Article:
It was an experience I hadn't anticipated. As I wove through the walls, deeper into the exhibition, more thought provoking concepts and challenging ideas whirred around my head. If you were asked to make a self portrait, how would you choose to represent yourself? It may sound easy, but can a picture truly show who you are? Do you self edit, to show something representative of who you want to be, who you think you are, or something that shows certain attributes while hiding others?
One of the fascinating things I noticed was how artists painted themselves. In their portraits, did the subjects gaze connect with my own, or were they posed looking off into the distance. Was there a feeling of truth in those that could look their observers square in the eye? Perhaps that gesture alone told more about the artist than the setting or clothes they chose to wear. But sometimes the stories that accompanied the artwork said more about the painter. Like Peter Kennedy's 'My ghost' showing the artists' cancer cells scanned into a mirror image of himself. Or Napier Waller's 'The Man in Black' showing the artist with two limbs, even though he had had one arm removed after being injured in the war.
This made me wonder about how much our physical image represents ourselves. Perhaps in my twenties I would have thought this more prominent. I certainly felt judged more by my external appearance, whether in reality or not, and maybe by myself more than society. And this is where it got very interesting in the exhibition. For my favourite piece was a work that showed no sign of what the artist looked like, but perhaps everything of who he is. And it blew my mind. Grayson Perry's 'Map of an Englishman' showed the humour, frailties and complexities of all humans. I could have sat and marvelled at it's cleverness and honesty for hours.
Interestingly the exhibition also tied self portraits back to more modern representations of the self, such as facebook. Peter commented that it's fascinating to note what picture we use for our profile. I use the same image I have for my blogger profile, and I never change it. Except once, to swap it for a picture of the cartoon character Daria. Peter uses pictures of writers, actors, musicians etc. Everyone from Orson Wells to Oscar Wilde. Some people change their profile picture regularly, and others use pictures of themselves from many years ago. It really is interesting to think about what this says of all of us.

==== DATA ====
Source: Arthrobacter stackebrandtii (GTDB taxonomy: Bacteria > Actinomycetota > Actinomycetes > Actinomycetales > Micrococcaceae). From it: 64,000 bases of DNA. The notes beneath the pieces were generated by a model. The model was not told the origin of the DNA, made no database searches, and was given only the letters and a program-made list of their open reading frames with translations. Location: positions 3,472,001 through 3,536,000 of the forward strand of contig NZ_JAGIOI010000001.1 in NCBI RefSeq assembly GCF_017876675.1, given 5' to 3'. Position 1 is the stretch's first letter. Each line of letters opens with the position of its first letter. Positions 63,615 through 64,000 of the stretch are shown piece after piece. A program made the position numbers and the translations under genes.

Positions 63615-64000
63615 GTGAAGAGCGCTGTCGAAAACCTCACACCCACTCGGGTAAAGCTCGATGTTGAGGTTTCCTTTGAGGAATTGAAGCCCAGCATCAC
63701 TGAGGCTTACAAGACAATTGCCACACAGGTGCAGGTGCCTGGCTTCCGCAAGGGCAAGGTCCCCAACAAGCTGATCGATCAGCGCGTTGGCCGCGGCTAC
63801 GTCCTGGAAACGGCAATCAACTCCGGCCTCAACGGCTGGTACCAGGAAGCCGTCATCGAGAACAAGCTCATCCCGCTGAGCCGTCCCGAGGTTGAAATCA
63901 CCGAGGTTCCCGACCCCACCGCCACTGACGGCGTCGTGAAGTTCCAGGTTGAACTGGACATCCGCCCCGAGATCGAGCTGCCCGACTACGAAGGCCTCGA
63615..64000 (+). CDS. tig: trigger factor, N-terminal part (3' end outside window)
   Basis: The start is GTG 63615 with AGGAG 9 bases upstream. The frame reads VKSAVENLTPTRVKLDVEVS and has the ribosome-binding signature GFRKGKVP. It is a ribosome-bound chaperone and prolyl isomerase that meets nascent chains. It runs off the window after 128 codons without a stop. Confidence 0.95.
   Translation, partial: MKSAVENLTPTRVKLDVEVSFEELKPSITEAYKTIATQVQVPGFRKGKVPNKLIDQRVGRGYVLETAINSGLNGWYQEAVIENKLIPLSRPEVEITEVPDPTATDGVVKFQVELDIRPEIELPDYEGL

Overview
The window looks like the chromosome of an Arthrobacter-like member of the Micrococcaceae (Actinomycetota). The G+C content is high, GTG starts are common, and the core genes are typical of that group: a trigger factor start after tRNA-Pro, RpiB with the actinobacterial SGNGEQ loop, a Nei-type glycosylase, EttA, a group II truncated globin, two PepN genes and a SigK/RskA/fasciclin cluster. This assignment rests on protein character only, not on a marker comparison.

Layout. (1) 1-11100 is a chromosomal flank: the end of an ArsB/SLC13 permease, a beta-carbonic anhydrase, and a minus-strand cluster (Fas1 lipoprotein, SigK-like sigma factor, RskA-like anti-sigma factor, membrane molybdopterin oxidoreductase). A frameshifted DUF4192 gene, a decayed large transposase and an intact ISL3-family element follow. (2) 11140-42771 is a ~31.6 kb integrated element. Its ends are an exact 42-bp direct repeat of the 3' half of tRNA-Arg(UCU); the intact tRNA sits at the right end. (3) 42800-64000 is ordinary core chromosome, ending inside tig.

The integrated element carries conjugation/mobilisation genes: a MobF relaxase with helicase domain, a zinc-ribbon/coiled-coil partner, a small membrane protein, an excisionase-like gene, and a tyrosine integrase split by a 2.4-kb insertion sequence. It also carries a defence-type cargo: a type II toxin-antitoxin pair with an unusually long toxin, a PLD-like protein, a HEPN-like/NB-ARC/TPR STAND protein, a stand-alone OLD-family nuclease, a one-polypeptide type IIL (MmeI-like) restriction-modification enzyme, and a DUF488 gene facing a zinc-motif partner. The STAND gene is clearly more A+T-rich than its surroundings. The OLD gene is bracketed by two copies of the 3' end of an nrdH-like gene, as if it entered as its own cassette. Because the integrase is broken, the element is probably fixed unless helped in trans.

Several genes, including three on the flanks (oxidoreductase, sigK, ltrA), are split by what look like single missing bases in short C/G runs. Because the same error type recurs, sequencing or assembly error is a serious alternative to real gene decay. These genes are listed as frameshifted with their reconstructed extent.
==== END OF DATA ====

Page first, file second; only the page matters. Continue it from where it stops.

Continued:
Perhaps this is why I connected with Grayson's work. I feel like this blog is me trying to figure out who I am, and like his map, there is much contradiction and complexity there. This is what makes people the fascinating creatures they are. Shades of grey. As we get older, and change, do photographs, writing, or images just plot part of our journey? I saw this fabulous quote the other day. "Life is like riding a bicycle. To keep your balance you must keep moving" -- Albert Einstein. How true. The 'self' should keep changing, evolving, developing and perhaps these images are the breadcrumbs to help us see where we've been. I recently went back and read a lot of my earlier blog posts. It was a weird experience, but I am thrilled to have charted this course and to have it represented somewhere. And over time perhaps it will add up to make my self portrait.